Five ways to avoid mildew when drying laundry indoors – “only way” to get rid of moisture

The cost of living crisis is forcing many UK households to reduce their gas and electricity consumption, which means drying clothes is becoming more difficult than ever. As many avoid using the dryer and turn off or turn the heat down completely, drying clothes can seem like an impossible task. Chris Michael, Managing Director of Meaco, the UK’s leading air purification specialist, shared advice on preventing dampness while turning off the heating and drying laundry indoors.

The expert said: “When it comes to drying laundry, it is natural for people to hang wet laundry on racks to dry indoors instead of using clothes dryers, which are one of the most energy-consuming appliances in the house.

“It will be fine at first, but over the next few weeks damp laundry will take longer and longer to dry as we start to close our windows to retain precious heat and the moisture content of the air increases. because of the clothes we have been. drying over time.

“This moisture buildup means that a load of laundry that might have taken a few hours to dry in September will take a few days in October and up to four or five days in November and December.

“It’s not only frustrating, but it also introduces a hidden threat into the home: humidity. The extra humidity in the air isn’t visible, but it will be there – the dampness in clothes has to go. somewhere – and over time, problems such as mold growth, condensation and musty odors will become apparent, damaging wallpaper, carpets, furniture and window sills.”

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5. Consider investing in an energy-efficient dehumidifier

The expert explained: “While all of the above can help dry clothes indoors, the only way to completely remove humidity without opening windows and turning up the heat is to use a dehumidifier, and there are also ways to manage this additional cost.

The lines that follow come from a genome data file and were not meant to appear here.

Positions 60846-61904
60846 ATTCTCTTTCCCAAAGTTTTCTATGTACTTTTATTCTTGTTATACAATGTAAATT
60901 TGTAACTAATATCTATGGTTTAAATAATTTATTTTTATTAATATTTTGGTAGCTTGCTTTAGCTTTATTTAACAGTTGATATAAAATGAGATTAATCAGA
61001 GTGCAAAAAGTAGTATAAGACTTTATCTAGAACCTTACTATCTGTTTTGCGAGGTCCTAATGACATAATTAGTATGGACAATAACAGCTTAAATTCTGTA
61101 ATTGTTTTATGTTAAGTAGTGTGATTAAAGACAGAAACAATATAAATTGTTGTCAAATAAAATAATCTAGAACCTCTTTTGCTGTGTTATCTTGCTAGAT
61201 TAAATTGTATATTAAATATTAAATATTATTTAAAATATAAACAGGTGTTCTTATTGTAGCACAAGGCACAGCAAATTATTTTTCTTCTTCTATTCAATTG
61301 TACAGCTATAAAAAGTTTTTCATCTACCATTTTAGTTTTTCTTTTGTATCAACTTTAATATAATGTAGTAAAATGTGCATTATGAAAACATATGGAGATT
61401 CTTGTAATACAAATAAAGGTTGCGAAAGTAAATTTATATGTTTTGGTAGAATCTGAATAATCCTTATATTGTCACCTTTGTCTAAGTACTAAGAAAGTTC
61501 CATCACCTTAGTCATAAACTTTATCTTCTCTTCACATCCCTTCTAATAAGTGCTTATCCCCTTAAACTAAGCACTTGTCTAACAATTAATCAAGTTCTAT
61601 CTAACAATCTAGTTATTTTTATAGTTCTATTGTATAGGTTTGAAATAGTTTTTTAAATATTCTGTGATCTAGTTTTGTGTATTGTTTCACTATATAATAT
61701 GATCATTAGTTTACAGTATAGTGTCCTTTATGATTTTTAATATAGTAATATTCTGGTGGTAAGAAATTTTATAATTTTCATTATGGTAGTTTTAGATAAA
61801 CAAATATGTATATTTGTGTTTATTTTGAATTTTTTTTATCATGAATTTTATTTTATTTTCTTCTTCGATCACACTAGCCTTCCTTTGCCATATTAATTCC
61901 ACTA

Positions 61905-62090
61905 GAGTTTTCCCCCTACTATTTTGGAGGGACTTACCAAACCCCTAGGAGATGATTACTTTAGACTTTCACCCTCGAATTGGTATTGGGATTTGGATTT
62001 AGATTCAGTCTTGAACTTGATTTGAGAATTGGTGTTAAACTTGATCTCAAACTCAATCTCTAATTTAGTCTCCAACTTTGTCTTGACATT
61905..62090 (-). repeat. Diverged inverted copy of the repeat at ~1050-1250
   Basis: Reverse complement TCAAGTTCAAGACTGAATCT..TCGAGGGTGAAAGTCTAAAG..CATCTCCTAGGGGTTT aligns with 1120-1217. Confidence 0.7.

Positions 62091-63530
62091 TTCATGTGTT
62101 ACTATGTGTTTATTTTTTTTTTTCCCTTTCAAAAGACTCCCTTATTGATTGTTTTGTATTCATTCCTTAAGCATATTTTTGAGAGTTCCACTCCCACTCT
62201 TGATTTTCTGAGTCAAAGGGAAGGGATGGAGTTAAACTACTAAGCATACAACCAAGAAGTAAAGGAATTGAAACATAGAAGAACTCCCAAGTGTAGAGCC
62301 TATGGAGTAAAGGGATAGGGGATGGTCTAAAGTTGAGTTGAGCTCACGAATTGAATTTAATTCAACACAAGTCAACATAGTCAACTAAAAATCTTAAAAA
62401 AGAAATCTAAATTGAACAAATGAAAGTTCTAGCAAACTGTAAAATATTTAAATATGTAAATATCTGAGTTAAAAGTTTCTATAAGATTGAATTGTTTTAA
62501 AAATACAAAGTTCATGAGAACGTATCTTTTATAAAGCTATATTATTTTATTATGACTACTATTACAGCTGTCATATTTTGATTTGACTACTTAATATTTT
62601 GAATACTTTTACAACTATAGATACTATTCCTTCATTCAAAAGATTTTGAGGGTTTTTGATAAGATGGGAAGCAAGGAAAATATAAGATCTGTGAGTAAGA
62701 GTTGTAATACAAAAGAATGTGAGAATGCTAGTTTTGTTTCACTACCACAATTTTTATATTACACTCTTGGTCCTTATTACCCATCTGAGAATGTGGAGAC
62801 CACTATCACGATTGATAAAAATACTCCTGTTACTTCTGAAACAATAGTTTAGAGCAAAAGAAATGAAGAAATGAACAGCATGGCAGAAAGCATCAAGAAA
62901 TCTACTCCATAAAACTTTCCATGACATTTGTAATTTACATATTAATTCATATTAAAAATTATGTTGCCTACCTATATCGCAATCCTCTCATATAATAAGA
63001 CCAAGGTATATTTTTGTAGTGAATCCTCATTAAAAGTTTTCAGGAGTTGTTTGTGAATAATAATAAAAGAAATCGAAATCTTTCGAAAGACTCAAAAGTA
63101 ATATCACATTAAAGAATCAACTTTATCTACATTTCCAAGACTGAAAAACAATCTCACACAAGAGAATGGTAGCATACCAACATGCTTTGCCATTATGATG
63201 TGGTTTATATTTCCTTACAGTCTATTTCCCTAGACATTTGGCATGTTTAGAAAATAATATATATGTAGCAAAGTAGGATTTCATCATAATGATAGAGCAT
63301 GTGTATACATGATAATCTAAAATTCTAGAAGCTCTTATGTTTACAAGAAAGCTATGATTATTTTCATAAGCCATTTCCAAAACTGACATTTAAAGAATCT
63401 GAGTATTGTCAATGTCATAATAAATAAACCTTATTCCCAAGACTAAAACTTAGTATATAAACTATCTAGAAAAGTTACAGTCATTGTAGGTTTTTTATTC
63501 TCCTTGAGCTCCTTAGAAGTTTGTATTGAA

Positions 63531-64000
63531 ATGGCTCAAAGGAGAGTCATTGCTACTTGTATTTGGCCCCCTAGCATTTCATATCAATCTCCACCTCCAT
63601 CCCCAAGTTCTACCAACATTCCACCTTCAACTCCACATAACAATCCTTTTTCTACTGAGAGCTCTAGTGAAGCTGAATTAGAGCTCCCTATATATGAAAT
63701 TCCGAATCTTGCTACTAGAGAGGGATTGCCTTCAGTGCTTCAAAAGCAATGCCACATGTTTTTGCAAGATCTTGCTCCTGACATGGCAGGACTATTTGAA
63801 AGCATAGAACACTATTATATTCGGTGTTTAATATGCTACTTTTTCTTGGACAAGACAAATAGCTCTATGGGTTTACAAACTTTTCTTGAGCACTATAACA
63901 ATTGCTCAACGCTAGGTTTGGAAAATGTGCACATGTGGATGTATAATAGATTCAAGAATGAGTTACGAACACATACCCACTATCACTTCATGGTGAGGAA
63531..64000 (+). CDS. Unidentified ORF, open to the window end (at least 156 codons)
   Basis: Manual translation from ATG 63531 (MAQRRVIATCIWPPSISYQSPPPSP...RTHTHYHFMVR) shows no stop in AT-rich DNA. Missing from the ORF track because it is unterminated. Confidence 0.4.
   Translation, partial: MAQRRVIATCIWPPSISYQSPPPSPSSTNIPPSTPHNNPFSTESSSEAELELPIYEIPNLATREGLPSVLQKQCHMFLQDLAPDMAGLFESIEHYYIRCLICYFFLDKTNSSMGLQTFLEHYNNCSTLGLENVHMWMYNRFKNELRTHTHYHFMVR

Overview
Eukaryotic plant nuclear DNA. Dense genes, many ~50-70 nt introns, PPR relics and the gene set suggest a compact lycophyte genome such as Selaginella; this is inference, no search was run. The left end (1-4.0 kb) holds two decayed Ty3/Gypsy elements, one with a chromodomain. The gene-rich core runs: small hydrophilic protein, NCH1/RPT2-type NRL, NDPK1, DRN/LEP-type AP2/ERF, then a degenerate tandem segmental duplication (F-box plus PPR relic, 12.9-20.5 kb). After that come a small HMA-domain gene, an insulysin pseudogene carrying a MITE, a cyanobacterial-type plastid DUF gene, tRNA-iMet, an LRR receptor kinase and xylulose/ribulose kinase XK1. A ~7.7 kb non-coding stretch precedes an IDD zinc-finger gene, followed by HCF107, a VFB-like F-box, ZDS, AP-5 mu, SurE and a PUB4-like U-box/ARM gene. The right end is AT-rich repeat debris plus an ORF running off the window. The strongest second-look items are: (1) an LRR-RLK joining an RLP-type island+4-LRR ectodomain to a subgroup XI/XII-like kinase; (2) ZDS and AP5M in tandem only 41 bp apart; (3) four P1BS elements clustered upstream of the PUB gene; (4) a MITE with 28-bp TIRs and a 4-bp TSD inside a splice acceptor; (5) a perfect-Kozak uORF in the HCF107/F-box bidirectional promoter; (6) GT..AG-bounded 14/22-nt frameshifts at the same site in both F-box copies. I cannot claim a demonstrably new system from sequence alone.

“Dehumidifiers reduce the humidity level by drawing air from the room, removing the humidity, and then blowing the warm, dry air back into the room. This can help eliminate the ‘damp cold’ factor. in the air, so the central heating could run at a lower temperature or even be turned off.

“Dehumidifiers are efficient at drying laundry indoors and use far less electricity than tumble dryers. They can cost as little as 8p per hour to run. Look for dehumidifiers that have a dedicated laundry mode where the machine runs for up to six hours before shutting down to save energy.

“For more energy savings, look for models that use a humidistat, which means the dehumidifier turns off when the target humidity is reached, and only turns back on if it senses an increase in humidity. .”

These nifty appliances help dry your laundry and prevent condensation from forming on windows and mold from growing on walls, clothes and furniture.

When buying one, Brits can look for one with a HEPA filter, which will also help purify the air.

Chris noted: “Investing in an energy efficient dehumidifier compared to other similar products on the market can save homeowners up to nearly £150 less per year.

“By heeding these tips, homeowners can adapt during the cost of living crisis to efficiently dry laundry indoors while protecting health and the home from humidity.”

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